Knife Attack Claims Survive Uber Motions

     (CN) – Uber must face negligence claims from a customer who says he was attacked with a knife by one of its drivers, a federal judge ruled.
     Erik Search used the Uber app to summon a driver in September 2013. Yohannes Deresse arrived to pick up Search and his three friends in Washington, D.C., Search claims.
     Deresse immediately began to act “erratically,” according to Search’s lawsuit, causing Search and his friends to leave the car. Deresse followed them, and Search said he did not feel safe riding in a car with him.
     Deresse pulled out a knife and stabbed Search six times in the chest and arm, the lawsuit claims.
     Search underwent “CT scans, X-rays, surgical exploration of the chest wound, diagnostic laparoscopy, cauterization and muscle reconstruction with sutures and staples,” according to court records. He sued Deresse and Uber for claims including negligence, consumer relief and negligent hiring, training and supervision.
     Uber moved to dismiss those claims, and the D.C. district court granted its motion for the latter three.
     “Search does not allege that any reasonable background investigation would have uncovered Deresse’s emotional instability and poor driving qualifications,” U.S. District Judge James E. Boasberg wrote.
     However, the court denied Uber’s motion to dismiss Search’s claim of vicarious liability against Uber for Deresse’s alleged actions, despite Uber’s argument that the attack was outside the scope of Deresse’s employment.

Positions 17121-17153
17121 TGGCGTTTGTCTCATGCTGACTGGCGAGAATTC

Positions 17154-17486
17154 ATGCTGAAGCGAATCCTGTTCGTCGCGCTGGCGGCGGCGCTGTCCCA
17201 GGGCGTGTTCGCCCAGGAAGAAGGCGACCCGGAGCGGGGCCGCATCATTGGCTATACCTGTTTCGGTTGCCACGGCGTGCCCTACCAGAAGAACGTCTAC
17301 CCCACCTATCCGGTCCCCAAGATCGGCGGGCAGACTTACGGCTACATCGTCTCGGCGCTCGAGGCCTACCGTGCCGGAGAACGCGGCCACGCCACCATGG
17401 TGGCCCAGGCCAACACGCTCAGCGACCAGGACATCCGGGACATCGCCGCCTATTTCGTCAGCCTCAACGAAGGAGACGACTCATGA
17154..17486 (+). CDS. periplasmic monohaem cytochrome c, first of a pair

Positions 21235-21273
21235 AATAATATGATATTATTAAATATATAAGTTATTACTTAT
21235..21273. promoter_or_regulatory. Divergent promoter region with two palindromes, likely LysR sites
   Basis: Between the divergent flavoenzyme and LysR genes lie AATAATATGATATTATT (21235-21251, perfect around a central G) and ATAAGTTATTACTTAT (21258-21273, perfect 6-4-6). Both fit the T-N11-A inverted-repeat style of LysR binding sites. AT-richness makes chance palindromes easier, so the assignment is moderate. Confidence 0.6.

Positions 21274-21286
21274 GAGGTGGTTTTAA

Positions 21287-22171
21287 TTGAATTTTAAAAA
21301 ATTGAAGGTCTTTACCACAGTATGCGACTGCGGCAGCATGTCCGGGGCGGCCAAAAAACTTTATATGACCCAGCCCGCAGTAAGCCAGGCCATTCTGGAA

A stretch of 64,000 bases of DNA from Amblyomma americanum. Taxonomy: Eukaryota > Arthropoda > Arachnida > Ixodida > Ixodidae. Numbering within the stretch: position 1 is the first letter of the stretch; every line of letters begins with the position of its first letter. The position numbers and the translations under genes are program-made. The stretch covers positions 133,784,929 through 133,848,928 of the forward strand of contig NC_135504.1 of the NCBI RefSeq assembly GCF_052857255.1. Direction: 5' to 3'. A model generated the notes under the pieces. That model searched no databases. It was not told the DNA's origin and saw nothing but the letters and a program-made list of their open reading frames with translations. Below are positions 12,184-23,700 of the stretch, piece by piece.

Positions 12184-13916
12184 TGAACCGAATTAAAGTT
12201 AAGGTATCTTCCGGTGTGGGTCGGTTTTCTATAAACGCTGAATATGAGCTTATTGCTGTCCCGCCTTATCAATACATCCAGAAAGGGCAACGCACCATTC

According to the judge, Search claimed that “Deresse assaulted him immediately after he left Deresse’s car – not hours or days later – hence not so far in time or space from the business transaction as to cut off Uber’s liability.”
     “‘Scope of employment is ordinarily a question for the jury,’ and here the court cannot conclude that, as a matter of law, Deresse’s alleged stabbing was an act outside such employment,” Boasberg wrote.
     He also allowed Search to move forward with his apparent-agency theory of liability regarding the issue of whether Uber represented that its drivers were its agents.
     “An inquiry into the existence of such authority operates something like the hoary legal principle known as the ‘duck test,'” the judge wrote. “If it walks like a duck, swims like a duck and quacks like a duck, it’s a duck.”
     In addition, Boasberg denied Uber’s motion to dismiss Search’s D.C. Consumer Protection Procedures Act claim, finding that the company may have misrepresented the safety of its drivers. However, the judge granted Uber’s motion to dismiss Search’s gross negligence claim, ruling that it is not a stand-alone cause of action.

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